As Bob wrote yesterday, support for Boston 2024 is waning. And wherever you stand on the overall benefits a Bean Town Olympiad could bring to Boston, I think we can all say that one of Boston 2024’s biggest problems is they haven’t sold the electorate.
I’ll admit to leaning towards the Olympics as a prod to force our government into action on a number of fronts – nothing gets stuff done in government like a deadline.
However even my tepid support hasn’t been inspired by any of the visions put forward by Boston 2024. Which I why I’ll suggest that if they want to gain support around the city & state, they need to propose something radical that would make even the most ardent opponent give pause and consider.
My suggestion is that Boston 2024 needs to give us a new MBTA.
The original Olympic bid said that Boston 2024 would ride on the back of current MBTA proposals such as new cars for the Orange & Red Lines, a new West Station, and new DMU trains to ferry spectators to the Seaport. However after this winter’s snow, the only one of these plans that seems to be moving forward with any speed are the new Orange & Red Line cars. West Station hasn’t been discussed for months, and Gov. Baker’s MBTA Board dropped DMU trains from this year’s 1 year capital budget.
But what if the Olympics, and the inevitable development that will follow, could help finance these problems? Post-Olympic development of Widdett Circle would see it developed into a new “Mid-Town” neighborhood pumping millions of property tax dollars into the region. Post-Olympic development around Beacon Yard and near JFK/UMass will be similar.
Whether it’s through direct payments, joint development (Like the new Assembly Landing development & Assembly Orange Line station), tax incremental financing or other means, Boston 2024 should find a way to give us a vision of a modern Boston with the public transit we all dream of, but Beacon Hill has yet to deliver.
A few ideas that could & should be part of this vision:
- Build & Finance the Indigo Line
- Getting the Indigo Line built would be a huge boon to Boston. It would connect West Station to North Station with links in Cambridge and allowing for commuters to make their way through the city without transferring downtown.
- It would also add much higher frequency service on the Fairmount line and inner-urban areas of the Lowell and Newberryport/Rockport lines, making the train a much more appealing alternative to driving in these areas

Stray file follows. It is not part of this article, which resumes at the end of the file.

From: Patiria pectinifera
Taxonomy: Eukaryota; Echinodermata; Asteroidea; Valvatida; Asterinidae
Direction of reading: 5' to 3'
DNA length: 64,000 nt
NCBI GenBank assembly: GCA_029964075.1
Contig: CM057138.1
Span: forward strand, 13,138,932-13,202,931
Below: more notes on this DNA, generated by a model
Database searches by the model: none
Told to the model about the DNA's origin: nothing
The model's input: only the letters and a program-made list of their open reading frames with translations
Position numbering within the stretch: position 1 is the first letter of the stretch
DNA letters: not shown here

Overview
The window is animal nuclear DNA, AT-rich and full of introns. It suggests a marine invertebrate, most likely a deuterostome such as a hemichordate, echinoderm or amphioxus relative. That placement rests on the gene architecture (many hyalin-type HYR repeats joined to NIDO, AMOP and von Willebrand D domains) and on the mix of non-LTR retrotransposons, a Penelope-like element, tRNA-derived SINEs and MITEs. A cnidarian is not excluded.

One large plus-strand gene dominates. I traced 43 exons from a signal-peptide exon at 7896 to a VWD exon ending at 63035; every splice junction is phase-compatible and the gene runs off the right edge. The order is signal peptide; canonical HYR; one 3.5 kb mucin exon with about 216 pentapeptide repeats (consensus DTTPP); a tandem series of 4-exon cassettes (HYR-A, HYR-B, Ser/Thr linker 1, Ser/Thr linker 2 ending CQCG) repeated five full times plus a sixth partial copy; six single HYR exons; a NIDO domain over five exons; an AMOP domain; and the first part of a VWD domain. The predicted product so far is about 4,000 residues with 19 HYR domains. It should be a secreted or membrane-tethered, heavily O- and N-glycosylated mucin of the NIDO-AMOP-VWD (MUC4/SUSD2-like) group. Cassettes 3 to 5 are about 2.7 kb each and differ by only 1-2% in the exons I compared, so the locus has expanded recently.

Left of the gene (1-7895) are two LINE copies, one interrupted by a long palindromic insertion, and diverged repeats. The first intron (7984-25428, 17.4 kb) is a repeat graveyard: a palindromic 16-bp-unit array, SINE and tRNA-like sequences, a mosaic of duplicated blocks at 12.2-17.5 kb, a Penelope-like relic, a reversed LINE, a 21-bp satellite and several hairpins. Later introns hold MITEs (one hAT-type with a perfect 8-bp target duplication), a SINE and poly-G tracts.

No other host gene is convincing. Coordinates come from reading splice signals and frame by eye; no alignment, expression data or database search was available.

- Upgrade the Silver Line to real BRT, or better yet, light rail
- Completing the Phase III tunnel, adding Charlie Ticket machines at all stops and working with the City of Boston to add traffic light preemption to all surface level runs
- Building The North-South Rail Link
- Allowing our two separate Commuter Rail systems to work together, especially in conjunction with an Indigo Line, would allow for all sorts of new rail alignments in the region, allowing non-downtown commuters to move onto rail and allowing our two different Amtrak stations to actually have a link
- Building The Red-Blue Line Connector
- Long promised & never delivered, would allow for a direct interchange between the Red & Blue lines at Charles/MGH and unload extra cross traffic off of State & Government Center (Once re-opened)
- Building Out The Urban Ring
- Building out more ways to connect our region without all traffic going through downtown Boston
These are all ideas that the MBTA has floated over the years, but has never been able to find the money for. These ideas are all tremendously popular as they’d benefit residents and commuters alike & could easily be financed through the Olympics or post-Olympic development. If Boston 2024 wants to show us a vision of Boston in the future, they need to show us more than how our region’s property developers will benefit, but how we’ll all benefit.